Do poachers always turn gamekeeper? Employing hackers – a look at the risks
News and information from the Advent IM team.
News and information from the Advent IM team.
Looking at some survey results recently, it struck me how the trend for employing hackers or ex hackers has really taken off. Perhaps more so in the US that the UK but Stateside trends often emerge here. With this in mind, I asked our consultants for opinions on how this works and what problems may arise if a business decides to integrate a hacker into their fold. Del Brazil gives us his thoughts here…
The prospect of employing hackers as part of a strategy for improving information security throughout an organisation is not an uncommon practice in today’s IT world. There are obviously massive benefits which are also matched with a high degree of risk. Whether an individual hacker is working alone or as part of a group the amount of damaged, whether it be reputational, financial or economic, that can be inflicted may force organisations to close or suspend trading.
A Hacker is defined in the dictionary as being ‘A person who uses computers to gain unauthorised access to data.’ There are numerous alternative definitions which also capture the slang ‘script kiddies’; however each definition makes reference to unauthorised access to data/information. There are of course ethical hackers who are individuals who are trained in the known hacker techniques and are employed by organisations who primarily provide a penetration testing or similar service but it’s the unknown techniques and tools used by general hackers that are of concern.
Throughout history various organisations or even governments have employed potential enemies to assist in defeating existing or emerging threats. Whether it be developing new technologies or reverse engineering existing technologies in order to better defend themselves against an attack. A prime example of this would be at the end of the Second World War the German scientists employed as part of the German rocket program were employed by the British and Americans to assist in further developing their own rocket programs for either military or commercial purposes.
Organisations are now of the opinion that a potential method of defeating or preventing hacking attacks is by utilising those same skills sets of hackers to introduce new or to shore up existing security measures. The rationale behind this is that if knew how an attack was likely to be carried out you should, in theory, be able to defeat the attack be ensuring that the correct level of security countermeasures are in place.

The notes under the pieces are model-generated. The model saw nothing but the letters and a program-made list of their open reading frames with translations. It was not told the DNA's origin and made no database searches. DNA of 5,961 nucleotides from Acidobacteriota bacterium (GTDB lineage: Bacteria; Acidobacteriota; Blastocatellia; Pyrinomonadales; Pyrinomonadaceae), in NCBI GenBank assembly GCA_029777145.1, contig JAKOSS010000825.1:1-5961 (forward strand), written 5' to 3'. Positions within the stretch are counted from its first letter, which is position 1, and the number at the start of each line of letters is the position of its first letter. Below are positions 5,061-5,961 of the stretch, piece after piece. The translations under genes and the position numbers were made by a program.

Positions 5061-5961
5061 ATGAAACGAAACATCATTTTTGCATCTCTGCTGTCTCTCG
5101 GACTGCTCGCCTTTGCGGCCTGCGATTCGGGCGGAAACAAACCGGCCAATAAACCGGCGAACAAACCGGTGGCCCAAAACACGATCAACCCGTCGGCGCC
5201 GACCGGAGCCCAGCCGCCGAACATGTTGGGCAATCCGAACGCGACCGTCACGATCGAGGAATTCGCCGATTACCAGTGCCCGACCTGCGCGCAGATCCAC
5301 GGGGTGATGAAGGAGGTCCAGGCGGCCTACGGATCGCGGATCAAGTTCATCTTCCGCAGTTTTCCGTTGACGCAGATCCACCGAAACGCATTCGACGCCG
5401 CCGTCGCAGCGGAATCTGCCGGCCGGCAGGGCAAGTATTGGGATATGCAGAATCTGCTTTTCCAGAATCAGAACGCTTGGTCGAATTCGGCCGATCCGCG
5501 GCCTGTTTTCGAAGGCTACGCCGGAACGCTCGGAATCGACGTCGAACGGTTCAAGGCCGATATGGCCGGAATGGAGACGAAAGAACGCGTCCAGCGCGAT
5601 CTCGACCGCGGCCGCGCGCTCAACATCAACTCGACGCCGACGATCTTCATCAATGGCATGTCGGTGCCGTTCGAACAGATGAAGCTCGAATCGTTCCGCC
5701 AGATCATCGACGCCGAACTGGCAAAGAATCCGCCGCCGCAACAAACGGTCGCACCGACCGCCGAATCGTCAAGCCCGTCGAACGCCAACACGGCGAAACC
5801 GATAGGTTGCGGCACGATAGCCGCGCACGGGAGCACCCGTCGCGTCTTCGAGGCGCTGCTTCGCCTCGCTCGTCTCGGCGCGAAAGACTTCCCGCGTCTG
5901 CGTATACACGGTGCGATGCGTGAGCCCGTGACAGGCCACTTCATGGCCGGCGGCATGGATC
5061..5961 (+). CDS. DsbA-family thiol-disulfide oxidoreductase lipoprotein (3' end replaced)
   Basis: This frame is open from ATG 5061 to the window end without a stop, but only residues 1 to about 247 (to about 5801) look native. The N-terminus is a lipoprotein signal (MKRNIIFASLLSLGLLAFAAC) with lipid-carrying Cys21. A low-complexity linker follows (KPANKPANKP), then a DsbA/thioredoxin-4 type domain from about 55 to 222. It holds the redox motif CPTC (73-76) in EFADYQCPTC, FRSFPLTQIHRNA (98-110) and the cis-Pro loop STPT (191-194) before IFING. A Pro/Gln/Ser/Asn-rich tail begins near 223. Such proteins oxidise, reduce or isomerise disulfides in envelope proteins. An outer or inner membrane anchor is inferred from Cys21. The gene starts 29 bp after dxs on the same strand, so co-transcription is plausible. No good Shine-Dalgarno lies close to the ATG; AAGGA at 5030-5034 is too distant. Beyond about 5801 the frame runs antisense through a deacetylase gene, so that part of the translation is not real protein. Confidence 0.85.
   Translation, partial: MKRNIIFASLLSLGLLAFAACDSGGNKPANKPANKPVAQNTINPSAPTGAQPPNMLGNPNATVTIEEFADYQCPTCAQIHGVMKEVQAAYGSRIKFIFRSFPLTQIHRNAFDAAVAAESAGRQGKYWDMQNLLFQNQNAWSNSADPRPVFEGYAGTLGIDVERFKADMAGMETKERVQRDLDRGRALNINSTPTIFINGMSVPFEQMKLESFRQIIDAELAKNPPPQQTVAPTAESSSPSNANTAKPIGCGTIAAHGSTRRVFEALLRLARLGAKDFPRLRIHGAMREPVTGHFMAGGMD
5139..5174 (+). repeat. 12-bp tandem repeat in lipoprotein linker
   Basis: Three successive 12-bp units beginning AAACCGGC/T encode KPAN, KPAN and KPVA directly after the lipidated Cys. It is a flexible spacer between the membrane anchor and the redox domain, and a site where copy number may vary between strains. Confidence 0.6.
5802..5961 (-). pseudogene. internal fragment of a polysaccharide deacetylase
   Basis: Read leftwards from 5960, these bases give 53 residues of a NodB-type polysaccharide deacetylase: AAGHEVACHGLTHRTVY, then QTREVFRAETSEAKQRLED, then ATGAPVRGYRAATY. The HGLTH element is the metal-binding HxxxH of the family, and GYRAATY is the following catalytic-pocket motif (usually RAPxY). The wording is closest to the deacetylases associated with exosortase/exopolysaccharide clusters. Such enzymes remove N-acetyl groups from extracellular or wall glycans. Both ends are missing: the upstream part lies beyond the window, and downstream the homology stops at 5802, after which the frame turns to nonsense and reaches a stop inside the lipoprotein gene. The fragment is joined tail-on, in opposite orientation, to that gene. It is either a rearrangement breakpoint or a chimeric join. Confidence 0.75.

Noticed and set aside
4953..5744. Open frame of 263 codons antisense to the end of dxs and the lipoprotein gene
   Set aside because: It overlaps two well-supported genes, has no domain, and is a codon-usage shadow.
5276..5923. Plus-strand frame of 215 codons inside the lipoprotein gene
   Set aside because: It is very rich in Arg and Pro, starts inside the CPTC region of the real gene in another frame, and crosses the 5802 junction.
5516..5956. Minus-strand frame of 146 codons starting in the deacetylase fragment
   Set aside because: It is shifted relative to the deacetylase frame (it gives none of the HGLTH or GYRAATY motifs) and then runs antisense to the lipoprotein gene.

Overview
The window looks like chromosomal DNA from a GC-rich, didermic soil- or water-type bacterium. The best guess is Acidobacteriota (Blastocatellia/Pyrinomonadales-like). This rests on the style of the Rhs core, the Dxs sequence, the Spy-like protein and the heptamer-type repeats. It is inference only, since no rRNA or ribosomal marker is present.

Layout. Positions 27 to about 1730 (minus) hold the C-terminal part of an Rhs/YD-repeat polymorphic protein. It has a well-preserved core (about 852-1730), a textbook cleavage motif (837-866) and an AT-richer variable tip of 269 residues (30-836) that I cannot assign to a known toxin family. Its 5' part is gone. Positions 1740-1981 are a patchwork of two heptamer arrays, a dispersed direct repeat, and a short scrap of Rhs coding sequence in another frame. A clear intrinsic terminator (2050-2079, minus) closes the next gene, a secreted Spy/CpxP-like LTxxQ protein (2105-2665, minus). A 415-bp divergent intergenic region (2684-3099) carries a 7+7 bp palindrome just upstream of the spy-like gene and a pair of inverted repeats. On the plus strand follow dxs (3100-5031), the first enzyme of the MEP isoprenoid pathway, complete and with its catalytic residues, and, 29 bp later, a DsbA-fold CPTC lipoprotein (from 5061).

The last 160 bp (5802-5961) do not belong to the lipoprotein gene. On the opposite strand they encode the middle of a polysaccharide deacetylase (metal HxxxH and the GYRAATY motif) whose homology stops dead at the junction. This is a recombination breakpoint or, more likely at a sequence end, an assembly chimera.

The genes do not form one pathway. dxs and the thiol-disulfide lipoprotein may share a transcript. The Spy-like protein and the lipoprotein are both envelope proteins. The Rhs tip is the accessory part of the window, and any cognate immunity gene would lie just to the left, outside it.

The risks associated with employing a hacker have to be seriously considered as there is a possibility that he/she may have an alternative agenda which is unknown to the employing organisation. The employed hacker may have been employed by a rival company to either acquire sensitive commercial information, reduce working capacity or even to cause the employing organisation to shut down completely. Whatever the motive of the hacker he/she is likely to ensure that any unauthorised activity takes place unnoticed with any key trigger point being activated whilst they are away from the organisation.
It has been widely recognised that vetting provides a degree of assurance that personnel are suitable for employment within their working environment; however is vetting the answer to ensuring that any potential hacker employed by an organisation is suitable for employment? It is true that vetting does provide an element of assurance in this instance; although constant monitoring and reviewing of a hacker’s performance, work and vetting status will attract additional administrative work. This coupled with the burden of employing a suitably trained person who has the ability to recognise mistakes, errors or deliberate mis-configurations by the hacker only adds to the cost of employing the hacker.
With all the aforementioned additional administrative work and resources required to ensure that the hacker is only undertaking work for which they have been commissioned to do has to be balanced against the benefits of defeating any potential hacking attack. For example would a small enterprise company with no history of any previous hacking attempts want to employ a known hacker to assist in bolstering their security measures, the answer has to be no; however a medium to larger enterprise company which is regularly targeted by hackers may wish to consider employing a known hacker to assist them in potentially defeating any potential attack.
There is an additional consideration that has to be taken into account, as each day passes the attack vectors and methodologies change and so any employed attacker may not be fully aware of every method of attack. How would an organisation support the research of a hacker without compromising themselves? It’s highly likely that any employed hacker may have to access illegal sources to further enhance or further their skills whilst also identifying new attack techniques?
It is the author’s opinion that the use of hackers, albeit a very risky practice, maybe considered an option by organisations but only after serious cost benefit analysis and as a last resort. Any introduction of known risks to an organisation needs to be seriously discussed with all relevant parties which should include outside agencies and/or specialists.
Organisations should ensure that they have a robust set of internal/external network management policies in place coupled with a program of IT Health Check (ITHCs) to ensure that any known vulnerabilities have been addressed prior to even suggesting that a hacker is employed.